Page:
Figure 2: (a) Temperature and (b) density of the adiabatic shock () in the head-on collision of two sheets with initial Mach number . The solid curves are derived with variable viscosity (14) and (15), while the dotted ones are from the common artificial viscosity of Monaghan (1989) with and . The analytical results of strong supersonic adiabatic shocks are depicted by arrows.

The width of the post-shock region increases by time, until it reaches to all extensions of the simulated sheets, or the temperature of center of the shocked region cools less than . For computer experiments which are considered here, with initial extension , we stop the simulation when of total SPH particles enter to the post-shock region or the temperature of center of the shocked region cools less than . In this simulation epoch, the cooling rate affects on the post-shock temperature as shown in Fig. 3 for various Mach numbers. In this figure, the relationship , as mentioned for the strong supersonic adiabatic shocks, is depicted by dash-line. We see the cooling rate causes to decrease the value of post-shock temperature. The effect of cooling rate appears more clear in the Mach numbers which cause to set the post-shock temperature in the trap region as outlined by Fig. 2. Since for larger Mach numbers, the simulation epoch (i.e, the time in which of SPH particles of our simulation enter to the post-shock region or the temperature of center of the shocked region cools less than ) is shorter, the post-shock temperature reaches asymptotically to the adiabatic case.

Figure 3: Post-shock temperature at the simulation epoch for different initial Mach numbers. The adiabatic case, , is shown by dash-line.

In the general case, the high temperature of the post-shock region lead to splash it into the medium. But, in the accretion shock, the infall matter confides the shocked gas so that it may cool and end up with an accretion rotating disk. For finding the relaxation time, we use the equation (3) with , thus, we have

(16)

The temperature of the accreted shocked gas can be obtained by integrating the equation (16). The result is in a piecewise change from (at ) to (at ) as follows:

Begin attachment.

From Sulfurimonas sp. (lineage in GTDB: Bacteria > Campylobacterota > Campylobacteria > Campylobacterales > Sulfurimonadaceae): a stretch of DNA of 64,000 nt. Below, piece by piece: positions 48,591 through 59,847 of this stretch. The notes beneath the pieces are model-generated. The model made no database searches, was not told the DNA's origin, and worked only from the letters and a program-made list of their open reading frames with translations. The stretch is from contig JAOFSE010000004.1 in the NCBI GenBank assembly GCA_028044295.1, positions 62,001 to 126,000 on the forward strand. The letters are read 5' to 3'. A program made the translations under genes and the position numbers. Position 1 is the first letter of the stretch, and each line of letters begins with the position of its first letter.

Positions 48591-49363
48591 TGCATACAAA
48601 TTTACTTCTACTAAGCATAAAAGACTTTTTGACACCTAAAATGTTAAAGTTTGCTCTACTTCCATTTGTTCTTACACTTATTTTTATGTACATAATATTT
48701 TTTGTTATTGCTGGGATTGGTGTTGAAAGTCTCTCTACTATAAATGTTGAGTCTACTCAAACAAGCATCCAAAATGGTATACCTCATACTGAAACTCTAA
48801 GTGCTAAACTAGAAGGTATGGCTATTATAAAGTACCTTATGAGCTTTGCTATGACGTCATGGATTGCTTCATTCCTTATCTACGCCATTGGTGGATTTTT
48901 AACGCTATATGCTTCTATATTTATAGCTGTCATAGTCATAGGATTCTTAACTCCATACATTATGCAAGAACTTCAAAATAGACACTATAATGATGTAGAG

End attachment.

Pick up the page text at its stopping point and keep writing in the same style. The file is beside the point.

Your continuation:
(17)

which is shown in Fig. 4, with assumption of .

Figure 4: Relaxation of the temperature of the post-shock gas in the head-on collision of two sheets.

4 Summary and conclusions

Molecular cloud cores are rotating so that in the process of collapse and protostellar formation, the infalling matters, which arrive at the equator, collide and dissipate the kinetic energy of motion perpendicular to the equatorial plane so that an accretion disk can be formed. The speed of infalling matters at the equator is so high that the strong supersonic shocks appear, and the temperature of post-shock gas is increased so causing to dissociate the molecules and ionize the atoms. In adiabatic strong supersonic shocks, the density of post-shock region is about fourfold of initial density, and the temperature is increased proportional to the square of the Mach number. On the other hand, the cooling processes of the post-shock gas can decrease the temperature so that the ionized gases can be recombined to form the atoms and molecules, if the duration time-scale of the post-shock region is longer than the cooling time-scale. The suitable cooling function for the post-shock gas (Table 1) showed that the cooling time-scale has a minimum which is at the ranges of ionizing temperature (Fig. 1). This minimum, which is nominated as a trap, causes to cool the post-shock gas in a fast rate. Thus, if the initial speed of colliding matters is so high that the temperature of post-shock gas settles in this trap region, it will quickly cool and electrons recombine with nucleons.

For investigating the time evolution of the post-shock gas in the strong supersonic collisions, which occurs at protostellar accretion shocks, we used the SPH method with the variable artificial viscosity to obtain the more smoothed results of simulations (Fig. 2). The simulations of strong shocks with great Mach numbers show that the temperature of the post-shock gas is quickly increased near to , which is for the adiabatic case, and gradually decreased by the time according to the cooling rate. Decrease of temperature of the post-shock gas at the simulation epoch is shown in Fig.3 for different values of the Mach numbers. We see from this figure that the decreasing rate of temperature is very fast in the trap region as depicted by Fig. 1.

The simulations show that the temperature of center of the post-shock gradually decreases, while in the ridges, it stays about because of continuously infall of matters. Temperature decrease of the central region leads to increase of its density in an isobaric manner so that an accretion thin disk can be formed. Thus, over the time, center of the collisional infalling matters (i.e., equatorial plane) converts to a dense molecular thin disk with an atomic envelope and ionized gas which comes from strong shocks of continuous infalling matters. The time in which this structure occurs, depends on the Mach number that is shown in Fig. 4. The temperature range of the trap, which leads to fast cooling of the post-shock gas, is clearly seen in Fig. 4, too. Thus, we see that the cooling processes of the post-shock gas in the protostellar accretion shocks can lead to the formation of an accretion thin molecular disk at the equatorial plane, in a convenient time-scale. This dense molecular thin disk is appropriate for grain coagulation and formation of proto-planetary entities.

Acknowledgments

This work has been supported by grant of Research and Technology Deputy of University of Mazandaran.